Last week, the price of crude oil plummeted to negative $37.63 USD a barrel. As some pointed out, oil was officially cheaper than a roll of toilet paper – an apt summary of the times in which we’re living.
As an environmental lawyer based in Alberta, I’m well aware of the roller coaster ride that is oil and gas prices. In recent weeks, the COVID-19 pandemic has shown, once again, just how fragile and unreliable the province’s reliance on the tar sands is. That’s why, after decades of boom and bust that have made it impossible for Albertans to plan for their futures — not to mention extensive damage to the environment and climate — it’s time to get off this carnival ride.
As most of us know, weathering the COVID-19 crisis and coming out on the side will require governments at both the provincial and federal levels to come together and take coordinated action. We need our politicians to introduce policies and laws that get us through this current moment. But we also need to do this in a way that is sustainable and builds resiliency, so that we can better prevent future disasters and cope with any emergencies that do come our way.
In other words: It doesn’t make sense to address today’s COVID-19 crisis with measures that will make the climate crisis worse in the future.
Fortunately, the federal government has already demonstrated it’s willing to take a thoughtful approach to where and how it spends recovery money – in the short term, at least.
On April 17, the Liberal government announced $1.7B in funding to clean up orphan oil and gas wells, which are left behind when companies go bankrupt or no longer have the money to continue operations, and other inactive wells held by still viable companies.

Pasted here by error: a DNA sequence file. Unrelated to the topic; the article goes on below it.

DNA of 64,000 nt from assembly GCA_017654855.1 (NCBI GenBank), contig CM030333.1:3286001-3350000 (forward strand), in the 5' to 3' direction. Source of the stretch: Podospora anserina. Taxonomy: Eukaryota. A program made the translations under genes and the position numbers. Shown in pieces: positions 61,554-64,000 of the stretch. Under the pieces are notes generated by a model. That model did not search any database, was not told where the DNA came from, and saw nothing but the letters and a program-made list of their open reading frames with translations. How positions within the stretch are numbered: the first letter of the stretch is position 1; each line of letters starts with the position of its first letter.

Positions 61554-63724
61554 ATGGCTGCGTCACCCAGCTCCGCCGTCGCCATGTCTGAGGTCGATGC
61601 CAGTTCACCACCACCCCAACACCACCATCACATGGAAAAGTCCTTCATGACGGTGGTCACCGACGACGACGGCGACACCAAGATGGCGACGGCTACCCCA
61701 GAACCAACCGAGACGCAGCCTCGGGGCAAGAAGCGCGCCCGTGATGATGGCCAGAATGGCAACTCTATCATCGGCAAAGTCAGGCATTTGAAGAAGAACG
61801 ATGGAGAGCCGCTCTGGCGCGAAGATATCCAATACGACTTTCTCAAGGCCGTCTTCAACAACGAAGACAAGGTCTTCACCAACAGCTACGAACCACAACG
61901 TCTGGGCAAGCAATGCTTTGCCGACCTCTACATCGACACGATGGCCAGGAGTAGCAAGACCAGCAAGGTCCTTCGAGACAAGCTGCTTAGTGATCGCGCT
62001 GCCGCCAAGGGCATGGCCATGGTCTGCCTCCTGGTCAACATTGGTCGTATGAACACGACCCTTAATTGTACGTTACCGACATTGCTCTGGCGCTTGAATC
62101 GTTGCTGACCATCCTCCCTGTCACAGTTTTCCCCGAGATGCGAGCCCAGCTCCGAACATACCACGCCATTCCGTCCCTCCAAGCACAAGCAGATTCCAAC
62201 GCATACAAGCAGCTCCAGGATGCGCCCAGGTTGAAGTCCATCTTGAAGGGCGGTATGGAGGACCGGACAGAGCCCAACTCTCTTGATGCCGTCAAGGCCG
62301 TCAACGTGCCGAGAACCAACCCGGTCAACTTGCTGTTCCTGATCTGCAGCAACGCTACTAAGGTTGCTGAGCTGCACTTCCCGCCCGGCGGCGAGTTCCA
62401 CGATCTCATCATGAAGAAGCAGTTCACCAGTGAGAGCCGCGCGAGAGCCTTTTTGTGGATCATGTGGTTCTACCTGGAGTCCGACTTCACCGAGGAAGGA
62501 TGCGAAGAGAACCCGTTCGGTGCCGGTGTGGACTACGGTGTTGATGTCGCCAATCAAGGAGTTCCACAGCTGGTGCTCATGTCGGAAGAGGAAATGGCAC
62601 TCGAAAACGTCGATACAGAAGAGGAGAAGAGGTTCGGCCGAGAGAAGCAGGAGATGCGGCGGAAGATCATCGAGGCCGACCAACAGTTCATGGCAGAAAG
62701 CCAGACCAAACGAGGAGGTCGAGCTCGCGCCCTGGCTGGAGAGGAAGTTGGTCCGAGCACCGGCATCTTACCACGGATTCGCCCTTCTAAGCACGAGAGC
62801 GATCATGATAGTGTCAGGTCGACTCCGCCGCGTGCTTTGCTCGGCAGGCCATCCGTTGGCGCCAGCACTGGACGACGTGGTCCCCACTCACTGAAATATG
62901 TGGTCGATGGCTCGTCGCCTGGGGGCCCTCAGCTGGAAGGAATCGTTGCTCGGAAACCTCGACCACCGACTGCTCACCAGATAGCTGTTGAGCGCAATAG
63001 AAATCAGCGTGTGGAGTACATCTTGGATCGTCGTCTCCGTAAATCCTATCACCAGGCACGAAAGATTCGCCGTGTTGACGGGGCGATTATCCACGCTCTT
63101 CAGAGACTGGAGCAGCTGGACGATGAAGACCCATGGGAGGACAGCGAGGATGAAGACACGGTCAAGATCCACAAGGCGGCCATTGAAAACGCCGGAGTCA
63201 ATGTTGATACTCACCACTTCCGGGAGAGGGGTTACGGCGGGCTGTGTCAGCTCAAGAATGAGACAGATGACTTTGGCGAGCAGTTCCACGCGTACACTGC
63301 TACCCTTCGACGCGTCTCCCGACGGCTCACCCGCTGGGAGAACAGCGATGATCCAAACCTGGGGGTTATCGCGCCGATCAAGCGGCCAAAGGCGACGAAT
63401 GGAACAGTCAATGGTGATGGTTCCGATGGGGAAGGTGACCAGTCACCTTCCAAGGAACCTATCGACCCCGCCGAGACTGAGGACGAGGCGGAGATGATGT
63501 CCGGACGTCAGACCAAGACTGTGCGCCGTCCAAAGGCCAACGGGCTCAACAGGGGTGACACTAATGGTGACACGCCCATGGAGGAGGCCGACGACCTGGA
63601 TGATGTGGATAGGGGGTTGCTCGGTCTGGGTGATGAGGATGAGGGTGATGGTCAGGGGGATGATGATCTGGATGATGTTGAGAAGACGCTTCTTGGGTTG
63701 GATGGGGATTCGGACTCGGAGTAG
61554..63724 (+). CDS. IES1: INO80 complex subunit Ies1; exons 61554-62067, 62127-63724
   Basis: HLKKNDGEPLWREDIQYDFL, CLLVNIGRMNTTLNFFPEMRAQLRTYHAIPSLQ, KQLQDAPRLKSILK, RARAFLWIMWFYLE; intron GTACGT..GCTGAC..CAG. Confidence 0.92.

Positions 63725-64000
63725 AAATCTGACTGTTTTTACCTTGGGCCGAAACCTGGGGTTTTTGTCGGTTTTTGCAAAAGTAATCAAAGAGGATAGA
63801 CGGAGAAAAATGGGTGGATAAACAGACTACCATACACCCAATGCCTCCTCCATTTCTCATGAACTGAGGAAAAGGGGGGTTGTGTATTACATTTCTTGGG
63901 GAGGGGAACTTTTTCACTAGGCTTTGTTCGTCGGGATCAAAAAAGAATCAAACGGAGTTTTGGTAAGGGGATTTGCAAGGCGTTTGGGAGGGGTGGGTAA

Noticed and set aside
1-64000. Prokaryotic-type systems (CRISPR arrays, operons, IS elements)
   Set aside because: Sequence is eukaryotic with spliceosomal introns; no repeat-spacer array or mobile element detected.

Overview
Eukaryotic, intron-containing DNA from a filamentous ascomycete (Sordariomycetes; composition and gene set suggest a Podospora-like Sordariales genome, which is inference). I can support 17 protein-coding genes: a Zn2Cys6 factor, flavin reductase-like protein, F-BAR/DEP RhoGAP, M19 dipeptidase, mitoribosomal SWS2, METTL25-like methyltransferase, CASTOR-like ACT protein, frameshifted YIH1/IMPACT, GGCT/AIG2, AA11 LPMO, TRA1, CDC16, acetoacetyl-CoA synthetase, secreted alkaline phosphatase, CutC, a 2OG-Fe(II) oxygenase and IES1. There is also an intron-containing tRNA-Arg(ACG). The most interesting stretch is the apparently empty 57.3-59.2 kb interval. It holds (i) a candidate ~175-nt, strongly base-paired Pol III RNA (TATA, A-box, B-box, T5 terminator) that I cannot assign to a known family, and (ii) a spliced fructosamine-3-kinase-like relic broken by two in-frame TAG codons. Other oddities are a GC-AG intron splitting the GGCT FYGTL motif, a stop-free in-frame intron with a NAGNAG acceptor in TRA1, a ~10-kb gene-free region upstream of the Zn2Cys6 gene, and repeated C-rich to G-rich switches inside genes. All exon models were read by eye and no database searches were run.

Inactive gas wells are a major problem for the environment. The longer a well sits inactive, the more likely it is to leak methane — a greenhouse gas that is 84 times more potent than carbon dioxide in the first two decades after its release — to the surface. Inactive wells are also more likely to contaminate groundwater as pipes and cement break down underground over time.
Another problem with orphan oil and gas wells is that, while they sit inoperable, they take up land that people could use for other purposes, such as agriculture. This is especially problematic when companies leave inactive wells sitting on private property. That’s what happened to Albertan rancher Tony Bruder and his family, some of Ecojustice’s longest-standing clients.
The scale of this problem is huge. There are about 95,000 inactive oil and gas wells in Alberta alone. Of those, nearly 18,000 wells do not meet the Alberta Energy Regulator’s standards for inactive wells, despite a five-year push to bring them into compliance that ended earlier this year.
Newly-announced funding for inactive well clean up will, undoubtedly, help ease this problem. The money will support clean ups across the country, creating jobs, freeing up land, and helping the environment in the process. But, while the funding is a smart short-term move, it doesn’t tackle the reasons why there are so many inactive wells across the country in the first place — or why the public should have to step in when companies ignore their own messes.
The fact is, without addressing the source of the orphan well problem by requiring companies to set aside clean up money before they drill a well — and laws and policies that ensure they use this money for that purpose once the well is no longer in use — inactive oil and gas wells will continue to threaten the environment and people across Canada.
As we begin to envision what it will take to rebuild the economy and protect the environment in the long-term, Canadians need more than short-term, clean up thinking. We need a long-term strategy to make sure companies don’t make messes in the first place, a plan for how we’re going to diversify our economy so we aren’t reliant on a single, volatile industry, and a commitment to building sustainable systems that will help us get through future crisis — whether those are pandemics, natural disasters, market crashes, or climate catastrophes — and come out on the other side with our planet, systems, and communities intact.